Thursday, April 23, 2009

Cowgirls Don't Cry

Steve Holt! had a close encounter with the hotwire...poor baby!

Monday was so beautiful! I hauled Sandy and Steve Holt! to the tree farm and took a short ride in the sunshine. Steve Holt! didn't turn one sweaty hair, and Sandy was only barely damp beneath his saddle after our 45 minute ride. And without a single sign of a cough after climbing the hills on Steve Holt!'s part, I decided it was time for him to get busy under saddle again.

Tuesday I hauled him to the riding club and let him play for a moment in the round pen before tossing his new saddle on and mounting up. Being not entirely stupid, I climbed on in the round pen just in case he had a lapse in judgment and decided to go all three year old on me after his month off. But no reason to worry...Steve Holt! was his normal self. Big trot, responsive, not goofy in the least, so I rode him to the round pen gate, opening and closing it from his back and continued my short ride in the arena. It didn't last more than ten minutes since I didn't want him too stressed. We jogged a lot, did serpentines, practiced some one handed circles. He was fine.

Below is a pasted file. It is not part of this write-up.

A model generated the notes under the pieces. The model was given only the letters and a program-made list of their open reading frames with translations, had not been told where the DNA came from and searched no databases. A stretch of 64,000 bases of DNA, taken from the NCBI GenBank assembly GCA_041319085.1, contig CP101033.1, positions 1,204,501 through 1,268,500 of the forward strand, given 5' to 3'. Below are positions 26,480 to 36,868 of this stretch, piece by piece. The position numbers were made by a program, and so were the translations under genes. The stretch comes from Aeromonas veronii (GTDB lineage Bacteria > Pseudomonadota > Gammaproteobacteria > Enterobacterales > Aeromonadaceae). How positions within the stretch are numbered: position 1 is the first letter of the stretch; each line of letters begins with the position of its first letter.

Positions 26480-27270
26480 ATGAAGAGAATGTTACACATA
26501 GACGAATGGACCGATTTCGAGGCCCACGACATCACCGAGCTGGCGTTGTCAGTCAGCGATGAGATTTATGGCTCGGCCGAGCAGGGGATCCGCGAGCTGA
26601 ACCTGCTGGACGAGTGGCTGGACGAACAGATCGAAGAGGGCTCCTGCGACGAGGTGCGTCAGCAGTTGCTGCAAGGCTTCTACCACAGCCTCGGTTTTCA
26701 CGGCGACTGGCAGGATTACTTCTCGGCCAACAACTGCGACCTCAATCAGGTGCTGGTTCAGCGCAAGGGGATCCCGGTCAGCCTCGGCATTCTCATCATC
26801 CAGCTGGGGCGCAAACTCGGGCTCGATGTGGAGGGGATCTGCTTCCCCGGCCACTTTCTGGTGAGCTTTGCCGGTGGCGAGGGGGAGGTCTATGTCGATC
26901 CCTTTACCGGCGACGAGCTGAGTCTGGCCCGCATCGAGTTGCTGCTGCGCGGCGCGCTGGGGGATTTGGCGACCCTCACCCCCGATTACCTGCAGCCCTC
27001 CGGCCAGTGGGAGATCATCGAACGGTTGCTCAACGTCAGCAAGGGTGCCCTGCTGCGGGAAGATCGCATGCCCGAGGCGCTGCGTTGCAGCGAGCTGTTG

Wednesday morning I hauled back up and since the day before had been text book perfect, I didn't bother to start in the round pen. I led him into the arena, asked him to stand while mounting, and found him walking off as I stood in the stirrup. I thought briefly that this was a bad habit, and as my leg swung up over his back that thought was driven home...and hard...because Steve Holt! took a three year old mental break, ducking his head down to the right as he kicked his heels up into the air.

Had I been all the way in the saddle, the ending would have been different. But I wasn't. I was in the air and launched further by his playful buck. Somewhere in the air I did a somersault, something I'd never managed to do in my gym classes, but the landing was pretty similar. Flat on my back, I watched my boy lope freely to the other end of the arena where he stood admiring his reflection in the mirror.

D*#n horse. Okay, so I may not be entirely stupid, but obviously there was just a little stupid in there somewhere or I'd have been in the round pen again, or had reins shorter at the very least.